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Caffeine and pregnancy

Updated on June 13, 2011

Caffeine in relation to pregnancy

Drinking more than five cups of coffee a day during pregnancy is associated with an increased risk of spontaneous abortion. However, that the moderate consumption of caffeine is unlikely to increase miscarriage. The researchers measured a biological marker, serum paraxanthine (a metabolite of caffeine) in women who had spontaneous abortions at less than 140 days’ gestation and in matched women who gave birth to live infants. The mean serum paraxanthine concentration was higher in the women who had had a miscarriage than in the controls. Women whose paraxanthine levels were equivalent to consumption of five or more cups of coffee a day were more than twice as likely to miscarry as those with lower paraxanthine levels.

Investigations based on evaluation of coffee consumption on serum levels of paraxanthine, a metabolite of caffeine, have suggested that a high level of caffeine intake is a moderate risk factor for spontaneous abortion.There is a significantly increased risk of fetal death among people who consume caffeine during pregnancy compared with no caffeine consumption during pregnancy. [15]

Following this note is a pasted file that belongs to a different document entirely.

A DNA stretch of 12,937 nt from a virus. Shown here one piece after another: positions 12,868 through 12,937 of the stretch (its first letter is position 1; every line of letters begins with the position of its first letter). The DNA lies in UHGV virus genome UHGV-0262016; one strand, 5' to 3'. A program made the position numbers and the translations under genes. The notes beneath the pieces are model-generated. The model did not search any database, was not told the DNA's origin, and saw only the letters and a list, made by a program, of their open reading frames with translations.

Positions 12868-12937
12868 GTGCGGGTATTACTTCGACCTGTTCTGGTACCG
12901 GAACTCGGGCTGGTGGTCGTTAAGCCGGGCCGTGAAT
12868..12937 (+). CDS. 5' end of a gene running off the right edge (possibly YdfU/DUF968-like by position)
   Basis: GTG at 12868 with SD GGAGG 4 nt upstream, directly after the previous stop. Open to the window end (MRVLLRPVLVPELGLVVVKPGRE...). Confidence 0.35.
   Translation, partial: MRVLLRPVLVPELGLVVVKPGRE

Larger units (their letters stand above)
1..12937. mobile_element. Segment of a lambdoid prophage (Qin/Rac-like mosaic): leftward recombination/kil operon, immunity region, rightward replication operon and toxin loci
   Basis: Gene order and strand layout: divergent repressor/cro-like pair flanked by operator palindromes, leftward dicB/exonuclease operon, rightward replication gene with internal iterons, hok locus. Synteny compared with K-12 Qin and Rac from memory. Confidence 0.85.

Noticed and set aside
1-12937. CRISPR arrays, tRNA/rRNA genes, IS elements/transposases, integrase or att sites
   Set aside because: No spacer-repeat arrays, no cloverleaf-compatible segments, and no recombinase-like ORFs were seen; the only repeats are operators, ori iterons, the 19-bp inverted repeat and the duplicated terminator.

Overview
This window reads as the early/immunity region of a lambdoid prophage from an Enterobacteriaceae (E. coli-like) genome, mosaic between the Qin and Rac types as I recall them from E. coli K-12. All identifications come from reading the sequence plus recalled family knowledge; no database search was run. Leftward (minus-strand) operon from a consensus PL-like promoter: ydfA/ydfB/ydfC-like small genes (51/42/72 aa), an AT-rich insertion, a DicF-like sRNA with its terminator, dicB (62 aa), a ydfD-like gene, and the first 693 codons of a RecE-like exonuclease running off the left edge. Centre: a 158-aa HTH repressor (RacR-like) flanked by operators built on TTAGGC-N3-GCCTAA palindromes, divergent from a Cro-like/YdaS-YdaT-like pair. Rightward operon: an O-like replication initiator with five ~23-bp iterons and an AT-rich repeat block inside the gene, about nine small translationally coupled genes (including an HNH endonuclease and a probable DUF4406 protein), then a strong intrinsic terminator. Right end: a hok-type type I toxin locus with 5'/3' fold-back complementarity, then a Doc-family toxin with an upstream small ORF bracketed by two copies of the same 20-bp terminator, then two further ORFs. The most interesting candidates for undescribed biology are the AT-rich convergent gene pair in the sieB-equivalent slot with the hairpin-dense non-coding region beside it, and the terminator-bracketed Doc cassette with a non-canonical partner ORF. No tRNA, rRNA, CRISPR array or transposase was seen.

High caffeine consumption was associated with low birth weight and/or prematurity. [16] Same time some other scientific experiments suggests that there is no such connection with normal low amount of caffeine intake.

Heavy coffee consumption (≥4 cups/day) was inversely associated with the occurrence of a recognized Down syndrome pregnancy, suggesting that mothers who consumed caffeine at levels of ≥400 mg/day are more likely to miscarry a Down syndrome fetus. [17]


15. Matijasevich A et al, Maternal caffeine consumption and foetal death. 2006; 20(2), 100-9

16. Pacheco AH et al, Caffeine consumption during pregnancy and prevention of low birth weight and prematurity. 2007; 12, 2807-19

17. Claudine P Torfs, Roberta E Christianson, Effect of maternal smoking and coffee consumption on the risk of having a recognized Down syndrome pregnancy. 2000; 152, 1185-91


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